'Clean Out Your Computer Day’ is gimmick - East Valley Tribune: Business

'Clean Out Your Computer Day’ is gimmick

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Posted: Saturday, February 6, 2010 2:20 pm | Updated: 3:36 am, Sat Oct 8, 2011.

Q. Since Feb. 8 is supposedly “Clean Out Your Computer Day,” what should I be doing to clean out my computer? — Irene

A. This event was clearly a public relations stunt by someone in the computer business.

Q. Since Feb. 8 is supposedly “Clean Out Your Computer Day,” what should I be doing to clean out my computer? — Irene

A. This event was clearly a public relations stunt by someone in the computer business. Performing routine maintenance on your computer is always a good idea, and I would recommend that you do it more frequently than once a year!

While managing your files is important for organizational purposes, getting rid of files because someone created a national day to remind you to is a bit disconcerting to me.

There is a major misconception among nontechnical computer users that deleting files from your computer will somehow improve the computer’s performance. A computer that has 100 data files will run no faster than a computer that has 10,000 data files stored on it purely based on the number of files. The only impact a large volume of files will have on a computer is that it will fill up your computer’s hard drive.

Think of it like your refrigerator; it stores the ingredients that you use for cooking but has little to do with how fast you can prepare a meal.

If your computer’s hard drive is getting close to full, then getting the “urge to purge” makes sense. But don’t expect any tangible performance gain, unless your hard drive is completely full and out of operating space.

You can easily check to see how full your hard drive is by opening up My Computer and right-clicking on the C: drive, then selecting Properties.

A pie chart should come up with the blue section representing your data and the purple section representing your free space. If the purple section is a tiny sliver, then it’s time to start removing unneeded items; if not, don’t get too concerned about deleting old files.

The quickest way to free up large quantities of disk space is to uninstall unnecessary programs, which take up lots more space than documents and spreadsheets. Pictures, music and especially video files are the most common data files that can take up significant space only if you have large quantities of them.

To remove unneeded programs, start by looking for an Uninstall option in the Programs section of each application from the Start menu. If you don’t find an option there, you can open the Control Panel and click on the Add/Remove Programs option.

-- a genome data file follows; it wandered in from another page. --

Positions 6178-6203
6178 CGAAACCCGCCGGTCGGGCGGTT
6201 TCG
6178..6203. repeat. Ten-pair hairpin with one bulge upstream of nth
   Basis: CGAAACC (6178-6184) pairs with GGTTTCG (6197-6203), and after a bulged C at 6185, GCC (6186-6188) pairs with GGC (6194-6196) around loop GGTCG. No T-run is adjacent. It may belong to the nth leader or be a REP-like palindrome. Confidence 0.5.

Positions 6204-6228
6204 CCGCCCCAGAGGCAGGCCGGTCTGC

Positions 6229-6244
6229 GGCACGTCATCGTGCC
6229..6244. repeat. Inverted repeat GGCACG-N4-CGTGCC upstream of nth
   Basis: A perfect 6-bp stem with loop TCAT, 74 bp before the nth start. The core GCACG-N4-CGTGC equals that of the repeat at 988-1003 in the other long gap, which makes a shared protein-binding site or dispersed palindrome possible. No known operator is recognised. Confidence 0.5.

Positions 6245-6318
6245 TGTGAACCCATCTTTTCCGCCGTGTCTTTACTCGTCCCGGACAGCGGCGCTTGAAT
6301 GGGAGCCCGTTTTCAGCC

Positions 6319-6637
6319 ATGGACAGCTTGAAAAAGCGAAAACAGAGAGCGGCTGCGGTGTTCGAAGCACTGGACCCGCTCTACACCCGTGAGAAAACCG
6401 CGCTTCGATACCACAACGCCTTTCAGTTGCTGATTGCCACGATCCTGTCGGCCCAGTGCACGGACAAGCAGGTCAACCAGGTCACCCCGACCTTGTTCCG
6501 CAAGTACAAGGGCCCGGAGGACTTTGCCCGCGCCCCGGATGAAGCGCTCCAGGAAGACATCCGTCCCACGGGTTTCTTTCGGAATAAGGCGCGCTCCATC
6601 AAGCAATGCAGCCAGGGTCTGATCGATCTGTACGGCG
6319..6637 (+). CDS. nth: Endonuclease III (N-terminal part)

A word of warning! Removing items just because you don’t know what they are is very dangerous. We constantly see customers in our stores who are suffering from self-inflicted deletion wounds because they started mass deleting files and programs they didn’t recognize.

A more relevant cleanup process that can improve performance is built into the Windows operating system and should be performed at least every couple of months. The Disk Cleanup utility (Start/Programs/Accessories/System Tools) will track down lots of extraneous files that build up as a natural course of using your computer and get rid of them all at once.

Beware of companies that may try to take advantage of any press that “Clean Out Your Computer Day” receives by trying to sell you a magical program that will clean up your computer for you.

The Windows-based “Registry” system is extremely complicated, so these “cleanup programs” must guess what needs to stay and what it thinks it can remove. If they guess wrong, you end up with a much bigger problem that can be very costly to fix.

All too often, we see folks bringing in crashed systems who say “everything was working fine until I installed XXX cleanup program.” So be very mindful of any third-party programs that claim to perform miracles for $29.95!

Ken Colburn is president of Data Doctors Computer Services and host of the “Computer Corner” radio show, which can be heard at noon Saturdays on KTAR (92.3 FM) or at www.datadoctors.com/radio. Readers may send questions to evtrib@datadoctors.com.

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